Helping Children Cope with Disaster

Louisiana Floods 2016

March 11, 2016. Monroe, Louisiana. When Terina Smith, Michael Stevenson and their three small children were rescued from floodwaters in Monroe, Louisiana, they found safety at a Red Cross shelter. Volunteer Ethel Payne has helped provide comfort and lifted their spirits during their time at the shelter. Photo by Daniel Cima/American Red Cross

Preparing for disaster helps everyone in the family – including children, accept the fact that disasters do happen, and that together, the family can minimize the emotional distress. When families are prepared, children cope better.

Children can feel very frightened during a disaster and afterwards some children will show temporary changes of behavior.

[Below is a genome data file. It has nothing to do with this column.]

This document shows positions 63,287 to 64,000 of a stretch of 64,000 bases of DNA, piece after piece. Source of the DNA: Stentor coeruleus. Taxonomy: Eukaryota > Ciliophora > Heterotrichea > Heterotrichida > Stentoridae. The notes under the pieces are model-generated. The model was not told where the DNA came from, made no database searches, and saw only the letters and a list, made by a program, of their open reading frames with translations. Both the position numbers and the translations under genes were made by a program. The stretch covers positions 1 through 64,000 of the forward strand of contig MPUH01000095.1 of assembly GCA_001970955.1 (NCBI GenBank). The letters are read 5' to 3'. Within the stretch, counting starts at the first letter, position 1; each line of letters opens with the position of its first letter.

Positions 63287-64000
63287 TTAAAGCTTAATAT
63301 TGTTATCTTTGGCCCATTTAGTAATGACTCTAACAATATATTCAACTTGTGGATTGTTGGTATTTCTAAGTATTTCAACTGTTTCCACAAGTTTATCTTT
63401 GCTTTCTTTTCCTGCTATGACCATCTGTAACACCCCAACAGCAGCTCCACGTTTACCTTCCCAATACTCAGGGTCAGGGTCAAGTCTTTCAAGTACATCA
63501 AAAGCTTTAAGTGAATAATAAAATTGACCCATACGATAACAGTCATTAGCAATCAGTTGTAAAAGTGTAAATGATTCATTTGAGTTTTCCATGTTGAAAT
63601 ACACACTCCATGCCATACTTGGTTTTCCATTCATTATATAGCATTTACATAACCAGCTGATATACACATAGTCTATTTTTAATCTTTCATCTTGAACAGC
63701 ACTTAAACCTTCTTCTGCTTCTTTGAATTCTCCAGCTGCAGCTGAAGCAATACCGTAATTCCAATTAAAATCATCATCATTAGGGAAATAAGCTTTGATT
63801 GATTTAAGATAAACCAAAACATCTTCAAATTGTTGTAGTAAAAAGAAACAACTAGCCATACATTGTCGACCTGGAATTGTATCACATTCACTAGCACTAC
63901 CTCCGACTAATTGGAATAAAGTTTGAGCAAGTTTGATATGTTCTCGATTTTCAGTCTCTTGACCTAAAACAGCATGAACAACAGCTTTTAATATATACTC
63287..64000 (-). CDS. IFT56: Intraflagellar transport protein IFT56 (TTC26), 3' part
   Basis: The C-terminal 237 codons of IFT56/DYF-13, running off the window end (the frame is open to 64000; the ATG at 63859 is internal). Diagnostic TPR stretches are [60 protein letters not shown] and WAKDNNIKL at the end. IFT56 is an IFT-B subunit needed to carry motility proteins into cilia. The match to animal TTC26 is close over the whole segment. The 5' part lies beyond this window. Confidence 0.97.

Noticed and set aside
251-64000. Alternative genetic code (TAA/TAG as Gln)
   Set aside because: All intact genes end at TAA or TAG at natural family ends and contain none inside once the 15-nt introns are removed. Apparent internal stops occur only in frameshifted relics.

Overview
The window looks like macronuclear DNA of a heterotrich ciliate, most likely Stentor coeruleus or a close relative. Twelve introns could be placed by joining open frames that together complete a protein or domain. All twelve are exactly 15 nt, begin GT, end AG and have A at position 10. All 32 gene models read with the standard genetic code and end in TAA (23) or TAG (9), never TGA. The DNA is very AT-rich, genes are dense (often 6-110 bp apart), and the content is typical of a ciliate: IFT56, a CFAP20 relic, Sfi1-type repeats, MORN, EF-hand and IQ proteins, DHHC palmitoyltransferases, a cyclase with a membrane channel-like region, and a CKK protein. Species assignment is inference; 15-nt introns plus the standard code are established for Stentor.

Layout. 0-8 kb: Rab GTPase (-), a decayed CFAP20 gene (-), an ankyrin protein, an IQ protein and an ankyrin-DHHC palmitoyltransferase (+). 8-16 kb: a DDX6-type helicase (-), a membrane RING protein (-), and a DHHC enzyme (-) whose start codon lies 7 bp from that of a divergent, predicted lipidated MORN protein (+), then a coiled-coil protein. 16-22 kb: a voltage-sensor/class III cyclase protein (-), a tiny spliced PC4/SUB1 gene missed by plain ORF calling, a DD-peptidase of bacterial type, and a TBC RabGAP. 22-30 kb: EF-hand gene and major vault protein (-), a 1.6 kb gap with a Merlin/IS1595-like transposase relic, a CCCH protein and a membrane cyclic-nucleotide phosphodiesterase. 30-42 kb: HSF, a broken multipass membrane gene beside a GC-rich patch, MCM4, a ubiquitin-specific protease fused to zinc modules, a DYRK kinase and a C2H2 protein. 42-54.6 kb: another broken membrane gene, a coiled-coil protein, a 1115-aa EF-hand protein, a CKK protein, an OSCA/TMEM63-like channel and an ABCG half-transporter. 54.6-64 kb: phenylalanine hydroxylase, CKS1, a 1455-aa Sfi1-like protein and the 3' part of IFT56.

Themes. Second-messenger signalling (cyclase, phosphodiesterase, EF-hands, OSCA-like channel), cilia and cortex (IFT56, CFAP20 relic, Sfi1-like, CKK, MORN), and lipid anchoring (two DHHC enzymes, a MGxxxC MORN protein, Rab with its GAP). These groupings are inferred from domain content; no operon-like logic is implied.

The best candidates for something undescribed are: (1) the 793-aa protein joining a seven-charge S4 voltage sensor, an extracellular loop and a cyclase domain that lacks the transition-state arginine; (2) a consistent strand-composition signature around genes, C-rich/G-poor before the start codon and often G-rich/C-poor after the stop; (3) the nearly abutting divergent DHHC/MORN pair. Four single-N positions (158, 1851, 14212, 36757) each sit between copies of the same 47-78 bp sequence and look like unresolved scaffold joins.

For most children these changes will be mild, not last long, and diminish with time. However, reminders of what happened could cause upsetting feelings to return and behavior changes to emerge again. Watching scenes of the disaster on television can be distressing for children, especially for younger children.

Younger children may return to bed-wetting, have difficulty sleeping, and not want to be separated from their caregivers. Older children may show more anger than usual, find concentrating at school harder, and want to spend more time alone than usual.

Some children are more vulnerable, and their reactions can be more severe and last for a longer period of time.

Please click HERE for suggestions on how to help children cope with the effects of disaster, as well as how to be prepared before a disaster strikes.

Shared by contributing blogger, and Disaster Mental Health Volunteer Lead Tom Nahrstedt

#BeRedCrossReady #HurricanePrep #SouthFlorida

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